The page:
Sunday, July 16, 2006

Weekend Pentest

A friend asked me to have a look at some php he was working on yesturday and I found a few interesting little security weaknesses I'd like to discuss.

First of all, maybe someone could help me out here, I'm not sure why this practice caught on. A lot of modular php projects use the file extension '.inc' for external modules, rather than '.php'. This is problematic. If a .inc is called directly, it wont be processed by the php interpereter so the code will be sent to the client rather than the expected output. Some will undoubtedly argue that these .inc modules are hidden to endusers and therefore will never be seen. This is a classic case of security through obscurity, and a very BAD stance. Here is and example of why:

.inc Google Dork. <- this is a google search for every .inc file containing mysql_connect. You might be surprised to see how many sql usernames/passwords show up.

Robust security is hardening, not hiding.

The other weakness I found sort of made me smirk. This is a good example of why secure code will only allow good input, rather than disallowing bad input. My friend was reusing some old code he had written to allow a user to upload files. He had a list of extensions that users were not allowed to upload. These included: php, php2, php3, php4, phtml. When the code was written .php5 was not a valid extension but since then, he had updated to php 5. I simply wrote a php passthru() shell and uploaded it as x.php5. This is classic. When a developer allows the environment to take care of security, rather than building security into the app he's developing. The same thing happens when a developer trusts php settings like magic quotes or register globals to take care of security. If the application is migrated, or the configuration is changed, the code might become a gaping hole.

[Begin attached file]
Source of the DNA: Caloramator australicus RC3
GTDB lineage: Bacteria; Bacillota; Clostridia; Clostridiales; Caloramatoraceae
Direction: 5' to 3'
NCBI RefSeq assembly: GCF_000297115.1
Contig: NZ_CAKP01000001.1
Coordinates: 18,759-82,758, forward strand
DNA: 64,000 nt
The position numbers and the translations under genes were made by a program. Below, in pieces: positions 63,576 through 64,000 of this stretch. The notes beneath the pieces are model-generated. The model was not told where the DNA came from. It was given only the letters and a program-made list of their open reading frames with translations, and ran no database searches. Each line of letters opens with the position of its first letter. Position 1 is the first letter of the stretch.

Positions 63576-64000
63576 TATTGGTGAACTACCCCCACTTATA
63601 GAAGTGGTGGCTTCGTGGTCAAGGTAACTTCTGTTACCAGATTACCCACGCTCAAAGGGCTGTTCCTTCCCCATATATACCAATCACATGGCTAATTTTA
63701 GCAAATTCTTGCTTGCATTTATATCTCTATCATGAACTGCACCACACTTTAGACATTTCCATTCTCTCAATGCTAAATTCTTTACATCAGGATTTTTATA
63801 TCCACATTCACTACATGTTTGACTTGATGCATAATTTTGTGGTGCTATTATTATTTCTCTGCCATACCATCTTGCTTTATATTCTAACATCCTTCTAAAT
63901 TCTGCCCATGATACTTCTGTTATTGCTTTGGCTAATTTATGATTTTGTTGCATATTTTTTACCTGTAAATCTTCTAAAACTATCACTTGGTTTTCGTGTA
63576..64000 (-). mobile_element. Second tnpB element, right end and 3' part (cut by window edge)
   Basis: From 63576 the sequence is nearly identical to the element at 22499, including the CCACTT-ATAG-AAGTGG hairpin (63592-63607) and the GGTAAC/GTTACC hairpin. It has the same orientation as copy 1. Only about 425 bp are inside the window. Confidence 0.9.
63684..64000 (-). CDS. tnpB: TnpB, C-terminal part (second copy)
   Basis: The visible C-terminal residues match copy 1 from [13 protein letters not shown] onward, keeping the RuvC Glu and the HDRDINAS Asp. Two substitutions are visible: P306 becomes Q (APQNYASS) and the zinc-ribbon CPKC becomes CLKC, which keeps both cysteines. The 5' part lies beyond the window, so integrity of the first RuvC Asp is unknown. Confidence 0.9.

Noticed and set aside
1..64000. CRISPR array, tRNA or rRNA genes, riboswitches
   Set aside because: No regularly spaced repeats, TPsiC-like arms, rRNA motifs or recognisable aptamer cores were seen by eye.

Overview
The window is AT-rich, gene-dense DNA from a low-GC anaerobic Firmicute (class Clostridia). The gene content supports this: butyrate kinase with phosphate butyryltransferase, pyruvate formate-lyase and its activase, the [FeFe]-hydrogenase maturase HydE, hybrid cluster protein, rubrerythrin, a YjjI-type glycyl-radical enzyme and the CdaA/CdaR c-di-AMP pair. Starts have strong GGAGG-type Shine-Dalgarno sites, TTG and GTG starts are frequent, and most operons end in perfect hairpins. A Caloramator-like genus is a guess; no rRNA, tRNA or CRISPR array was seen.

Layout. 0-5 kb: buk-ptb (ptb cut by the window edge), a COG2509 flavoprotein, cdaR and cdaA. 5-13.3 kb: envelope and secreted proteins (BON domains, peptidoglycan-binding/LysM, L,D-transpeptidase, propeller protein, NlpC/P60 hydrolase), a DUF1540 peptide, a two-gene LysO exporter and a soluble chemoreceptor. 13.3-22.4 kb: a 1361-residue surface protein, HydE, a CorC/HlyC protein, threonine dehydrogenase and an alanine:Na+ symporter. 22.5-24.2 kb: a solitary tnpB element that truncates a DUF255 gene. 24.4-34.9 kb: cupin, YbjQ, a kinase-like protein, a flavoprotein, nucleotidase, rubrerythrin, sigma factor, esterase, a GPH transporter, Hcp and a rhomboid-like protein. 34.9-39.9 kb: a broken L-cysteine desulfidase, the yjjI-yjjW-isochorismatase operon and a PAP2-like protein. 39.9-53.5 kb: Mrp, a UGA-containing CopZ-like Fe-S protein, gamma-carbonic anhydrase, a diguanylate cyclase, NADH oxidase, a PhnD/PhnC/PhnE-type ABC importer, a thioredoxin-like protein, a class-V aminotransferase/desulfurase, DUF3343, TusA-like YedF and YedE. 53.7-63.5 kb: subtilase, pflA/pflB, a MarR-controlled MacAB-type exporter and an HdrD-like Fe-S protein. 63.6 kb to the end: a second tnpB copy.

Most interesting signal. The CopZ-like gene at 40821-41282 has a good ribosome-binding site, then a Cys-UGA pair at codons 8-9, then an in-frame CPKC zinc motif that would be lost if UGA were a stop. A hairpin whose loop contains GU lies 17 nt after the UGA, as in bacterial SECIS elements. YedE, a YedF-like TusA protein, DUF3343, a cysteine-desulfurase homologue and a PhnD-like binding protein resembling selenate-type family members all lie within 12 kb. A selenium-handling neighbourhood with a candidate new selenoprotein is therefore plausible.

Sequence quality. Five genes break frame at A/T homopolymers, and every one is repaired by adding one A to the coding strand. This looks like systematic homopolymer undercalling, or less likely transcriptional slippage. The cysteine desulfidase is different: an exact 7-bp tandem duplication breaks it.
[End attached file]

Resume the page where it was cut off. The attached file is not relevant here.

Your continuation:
The point I'm trying to make is, write secure code. Don't trust your environment to be secure.

Wednesday, July 12, 2006

Packed Executables

I have to apologize again for the lack of recent updates. I've been spending a lot of time looking for work and havn't had a lot of time to spend on this blog. Over the last little while I've been getting a lot more traffic so I'm vowing to start paying more attention to my readers.

The other day Didier Stevens posted on his blog about viewing strings in executables. Its an excellent explanation of how printable data is stored in binary files, and how an enduser can find that data, and even modify it. In his post he mentions that this technique will almost always fail against malware, as malicious executables are often 'packed or encrypted'. This post will elaborate on reverse engineering 'packed' executables.

    "BTW, this technique to dump files will almost always fail when analyzing malware, because these files are often packed or encrypted. A simple trick to view the strings of such malware code is done with Process Explorer by Sysinternals. When the malware is running (you’ll want to run it on an isolated machine, like a virtual machine), start Process Explorer and display the properties of the running malware. The Strings tab will show you the strings in the file (Image) and in memory (Memory). Since the malware as unpacked/decoded itself when it started, you’ll be able to view the strings in memory."